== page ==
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- 1. Intro
- 2. Wikis appropriate here at all?
- 3. Ruling cabal?
- 4. Discussion
A wiki whose topic is some field of academia. Examples include the original WikiWikiWeb that originated in the software design pattern community (although it is not strictly academic), IcdnsWiki, ReengineeringWiki, NeuroWiki, AiWiki, WeblogKitchen, IaWiki, and SimpleScienceWiki. WikiPedia is a borderline case.
- hmmm, i meant a narrower definition than this; perhaps "a wiki whose topic is some field of academia, discussed at a technical level, and whose membership is in large part composed of academics in that field". i would think such wikis would have special community needs and forces that are not so strongly present in WikiWikiWeb (as described below). this would exclude WikiWikiWeb (majority of membership not academics, it seems to me), and WikiPedia (spans too many different fields). Even NeuroWiki does not yet meet the strict criteria, as the content is not very technical yet. I don't know about ReengineeringWiki
My personal feeling is that some form of stronger AuthorshipCredit needs to be developed for this to work. if a wiki was used to host professional academic discussion, it may be good if author's names were noticably attached to their contributions, because if their contributions were anonomyzed, they may feel that spending a lot of time on the wiki would be counterproductive to the eventual goal of getting enough CommunityRecognition? to achieve tenure (i know i would).
My personal connection to these questions is NeuroWiki, which i have started and am (very slowly) building. there are few other users right now, but perhaps someday it will become used by a least a noticable minority of the computer-savvy neuroscience community. In this case i would of course like some credit for the time i am spending to build the beginnings of the wiki; however, i do not host the wiki on my own machine, and i am not even a phD student in the field yet, so i would expect my influence would rapidly wane once full time professors starting taking part in NeuroWiki.
in my case perhaps the problem is solved simply by noting somewhere that i started the thing. but one has to generalize my problem and look at the case of someone who is not the founder but merely a very helpful wiki citizen. in addition, one would not want each professor in a given field to run off and start their own wiki because it is the only way they will get any credit. -- BayleShanks
this whole credit grab thing is of course very selfish in the first place, which is why, i think, it will be hard to mesh with the wiki framework (i am not sure that AssumeGoodFaith will work in an academic setting as there are such strong incentives for academics to subvert the system). unfortunately, academics are expected to actively accumulate respect and name recognition while they pursue their research. i think getting credit for time spent helping with a wiki is a necessary for academics to be able to justify spending significant time in a wiki. i don't think wikis will take off in academia without some sort of credit framework being in place.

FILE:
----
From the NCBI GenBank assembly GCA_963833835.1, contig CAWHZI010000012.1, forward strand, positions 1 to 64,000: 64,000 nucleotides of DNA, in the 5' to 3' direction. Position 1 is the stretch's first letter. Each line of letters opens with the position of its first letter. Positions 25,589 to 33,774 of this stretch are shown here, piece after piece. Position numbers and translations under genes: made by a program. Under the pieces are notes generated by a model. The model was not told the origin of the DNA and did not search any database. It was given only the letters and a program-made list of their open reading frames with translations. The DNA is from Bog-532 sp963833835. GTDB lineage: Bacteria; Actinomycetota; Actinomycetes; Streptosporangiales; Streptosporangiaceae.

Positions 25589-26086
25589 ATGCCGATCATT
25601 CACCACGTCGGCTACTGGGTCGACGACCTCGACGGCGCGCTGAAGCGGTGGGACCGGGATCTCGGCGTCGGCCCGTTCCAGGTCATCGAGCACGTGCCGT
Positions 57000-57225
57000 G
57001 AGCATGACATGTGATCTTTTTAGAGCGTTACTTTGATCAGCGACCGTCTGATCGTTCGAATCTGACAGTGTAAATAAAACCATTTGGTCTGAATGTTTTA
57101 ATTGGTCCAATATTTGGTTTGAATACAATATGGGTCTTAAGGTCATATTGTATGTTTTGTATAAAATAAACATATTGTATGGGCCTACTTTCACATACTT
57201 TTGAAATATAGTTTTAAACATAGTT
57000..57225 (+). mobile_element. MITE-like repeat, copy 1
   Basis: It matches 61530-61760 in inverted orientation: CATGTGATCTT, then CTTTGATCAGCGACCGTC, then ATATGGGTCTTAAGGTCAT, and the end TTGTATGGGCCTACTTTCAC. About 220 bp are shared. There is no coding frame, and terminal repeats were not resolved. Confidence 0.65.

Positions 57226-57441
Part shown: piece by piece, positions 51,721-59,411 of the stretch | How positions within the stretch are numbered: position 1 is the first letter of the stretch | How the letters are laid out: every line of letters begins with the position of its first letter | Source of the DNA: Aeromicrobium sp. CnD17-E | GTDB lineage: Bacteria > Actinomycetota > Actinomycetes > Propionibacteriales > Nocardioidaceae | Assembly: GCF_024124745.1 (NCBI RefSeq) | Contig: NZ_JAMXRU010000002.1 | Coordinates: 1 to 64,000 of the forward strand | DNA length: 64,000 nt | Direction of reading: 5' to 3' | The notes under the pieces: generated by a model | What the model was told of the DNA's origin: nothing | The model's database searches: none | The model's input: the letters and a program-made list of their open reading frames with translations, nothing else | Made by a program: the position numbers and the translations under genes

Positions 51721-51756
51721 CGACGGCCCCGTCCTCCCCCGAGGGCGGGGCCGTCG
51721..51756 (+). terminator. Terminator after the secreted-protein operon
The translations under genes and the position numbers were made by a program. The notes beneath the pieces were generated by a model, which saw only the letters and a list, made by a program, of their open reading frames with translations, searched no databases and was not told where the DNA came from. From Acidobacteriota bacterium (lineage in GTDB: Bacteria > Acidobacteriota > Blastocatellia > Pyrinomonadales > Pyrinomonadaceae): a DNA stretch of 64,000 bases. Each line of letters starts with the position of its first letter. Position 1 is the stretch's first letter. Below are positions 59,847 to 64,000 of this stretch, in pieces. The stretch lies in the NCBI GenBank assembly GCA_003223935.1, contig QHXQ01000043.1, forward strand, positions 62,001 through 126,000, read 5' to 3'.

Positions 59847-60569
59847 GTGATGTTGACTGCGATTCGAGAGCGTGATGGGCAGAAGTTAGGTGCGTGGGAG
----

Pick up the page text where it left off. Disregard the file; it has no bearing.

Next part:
- This is probably true, which is why the "credit grab" thing is not really selfish. We invest our personal resources (time, attention, money, etc.) based on our estimate of personal Return on Investment (gratification, improved environment, money, etc.). If the only payoff is personal gratification for narcissists, most content would have a particular (and socially undesirable) character. If you can foment construct a payoff system (monetary, social, intellectual, emotional...) that rewards quality contributions, that's what you'll get. I think that's what we're trying to do. (Which is not to get all Ayn Randian and capitalistic, nor is it to argue that it all comes down to monetary payoffs.) --JonSchull
See SunirShah's presentation at ASIS&T '04. http://sunir.org/meatball/AcademicWiki/asist04.ppt
2. Wikis appropriate here at all?
Here's a stance missing from the discussion: you could just not use a wiki if this is going to be a problem. Doing so many aerobatics to accomplish such a goal should tell you immediately it is the wrong medium for that goal. Academics use conferences and journals for reasons perhaps not compatible with wikis, like say securing intellectual integrity and demonstrating effectiveness per grant dollar. (And maybe why GiftWiki
is a bad idea.)
- i feel that the primary goal is discovery, for which wikis seem perfect. a secondary goal is to be practical, and these goals conflict in this case. which is why i think a good way to find a solution is to start with what is best for the primary goal (a wiki with standard WikiCulture and little AuthorshipCredit), and then think of modifications to allow satisfaction of the secondary goal.
On the other hand, complicated TechnologySolutions are almost definitely the wrong answer. Why should Dr. Genius lead the wiki? Even academics have directors that are better at managing than academia. To me, giving people the appropriate credit is a softer management problem rather than a harder technical problem. Making it a technical problem would only break the wiki completely because it's designed against ownership, and consequently credit, and consequently singular responsibility. Wiki:CodeOwnership is evil; it may seem cool to cowboy while he's getting all the credit, but it's devastating to TheCollective if he's malfeasant.
Perhaps you can change the technology to suit your goals. Perhaps you can change your goals to suit the technology.
- perhaps... one limitation is that the majority of an academic field will not use the wiki or will refer to it infrequently, so one can't count on special wiki community norms to shape their opinions and actions. i agree that the problem is interpersonal rather than technical; maybe the solution will be communal norms bent more towards awarding credit for editing. for example, journals have a changing editorial board; perhaps some analog of that could be a reward in wikis.